So they have spent the last 44 years making up for it, stuck in time as if Haight-Ashbury were still the place to be and the Airplane was still playing at the Fillmore.

That would be harmless enough, but this need to be thought “cool” by a decades old measure permeates much more significant aspects of our culture than whether you sport a tie-dye shirt or still smoke an occasional reefer. It infects the values of practically everything and literally dictates the views of our mainstream media. The MSM is shot through with sixties also-rans, desperately trying to make up for their not quite cool pseudo-left, pseudo-hippie high school years.

This affects the ability to see clearly and makes advocating significant change practically impossible. No wonder many of these poeople still cling to the welfare state when every bit of evidence shows it poised to bankrupt our country. To go against the liberal orthodoxy would be uncool — something particularly anathema for those who weren’t cool enough (or thought themselves not cool enough) in the first place.

But there is nothing more square then to stay the same for decades (literally generations) as the world changes. Liberals have become the New Squares, conventional and predictable to an almost unfathomable degree. Like the very reactionaries they excoriate, they are always thinking backwards, trying finally to get programs right that were first tried in 1932 (and in some cases 1917) and have failed dozens of times since in literally dozens of countries.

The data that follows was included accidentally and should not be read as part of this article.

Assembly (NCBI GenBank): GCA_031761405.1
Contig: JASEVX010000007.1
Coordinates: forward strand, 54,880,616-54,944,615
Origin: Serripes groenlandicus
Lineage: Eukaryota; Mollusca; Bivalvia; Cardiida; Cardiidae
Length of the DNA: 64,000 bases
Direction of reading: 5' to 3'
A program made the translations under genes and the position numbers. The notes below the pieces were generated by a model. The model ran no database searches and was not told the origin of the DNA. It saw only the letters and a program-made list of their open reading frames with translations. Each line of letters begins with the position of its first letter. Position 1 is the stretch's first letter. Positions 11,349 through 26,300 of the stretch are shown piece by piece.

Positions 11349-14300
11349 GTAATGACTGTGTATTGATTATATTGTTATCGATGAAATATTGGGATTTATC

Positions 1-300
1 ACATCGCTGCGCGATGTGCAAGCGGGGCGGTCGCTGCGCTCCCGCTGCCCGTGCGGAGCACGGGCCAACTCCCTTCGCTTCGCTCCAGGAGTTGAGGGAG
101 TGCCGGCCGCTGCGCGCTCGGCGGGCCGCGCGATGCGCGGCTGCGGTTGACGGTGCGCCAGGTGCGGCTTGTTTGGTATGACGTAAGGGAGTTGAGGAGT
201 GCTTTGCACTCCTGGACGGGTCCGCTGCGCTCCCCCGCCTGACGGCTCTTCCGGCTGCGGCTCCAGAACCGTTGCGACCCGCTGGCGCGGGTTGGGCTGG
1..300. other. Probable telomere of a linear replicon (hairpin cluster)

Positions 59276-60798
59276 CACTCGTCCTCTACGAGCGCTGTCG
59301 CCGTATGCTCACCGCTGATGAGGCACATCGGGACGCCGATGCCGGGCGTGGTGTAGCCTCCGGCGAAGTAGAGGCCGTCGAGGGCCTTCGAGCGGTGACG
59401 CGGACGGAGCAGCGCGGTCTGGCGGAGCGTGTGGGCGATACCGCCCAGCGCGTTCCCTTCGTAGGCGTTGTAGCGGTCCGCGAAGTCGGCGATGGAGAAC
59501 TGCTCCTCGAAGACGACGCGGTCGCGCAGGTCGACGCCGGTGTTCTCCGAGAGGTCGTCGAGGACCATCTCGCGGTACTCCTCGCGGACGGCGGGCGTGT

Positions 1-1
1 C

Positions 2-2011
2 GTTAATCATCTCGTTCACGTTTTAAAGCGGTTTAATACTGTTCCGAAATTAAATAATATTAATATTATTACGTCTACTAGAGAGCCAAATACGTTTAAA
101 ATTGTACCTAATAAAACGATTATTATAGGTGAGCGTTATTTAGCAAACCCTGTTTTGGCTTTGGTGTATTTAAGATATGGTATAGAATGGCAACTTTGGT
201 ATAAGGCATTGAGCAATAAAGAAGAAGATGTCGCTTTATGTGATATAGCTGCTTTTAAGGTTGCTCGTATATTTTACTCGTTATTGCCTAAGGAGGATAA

If that’s not square, what is?

Thursday, April 26, 2012

"All Transactions To Be Conducted In The Presence Of A Tax Collector"

Guest Post: "All Transactions To Be Conducted In The Presence Of A Tax Collector"
Tyler Durden's picture
 by Simon Black of Sovereign Man

In the terminal collapse of the Roman Empire, there was perhaps no greater burden to the average citizen than the extreme taxes they were forced to pay.

The tax 'reforms' of Emperor Diocletian in the 3rd century were so rigid and unwavering that many people were driven to starvation and bankruptcy. The state went so far as to chase around widows and children to collect taxes owed.

By the 4th century, the Roman economy and tax structure were so dismal that many farmers abandoned their lands in order to receive public entitlements.

At this point, the imperial government was spending the majority of the funds it collected on either the military or public entitlements. For a time, according to historian Joseph Tainter, "those who lived off the treasury were more numerous than those paying into it."

Sound familiar?

In the 5th century, tax riots and all-out rebellion were commonplace in the countryside among the few farmers who remained. The Roman government routinely had to dispatch its legions to stamp out peasant tax revolts.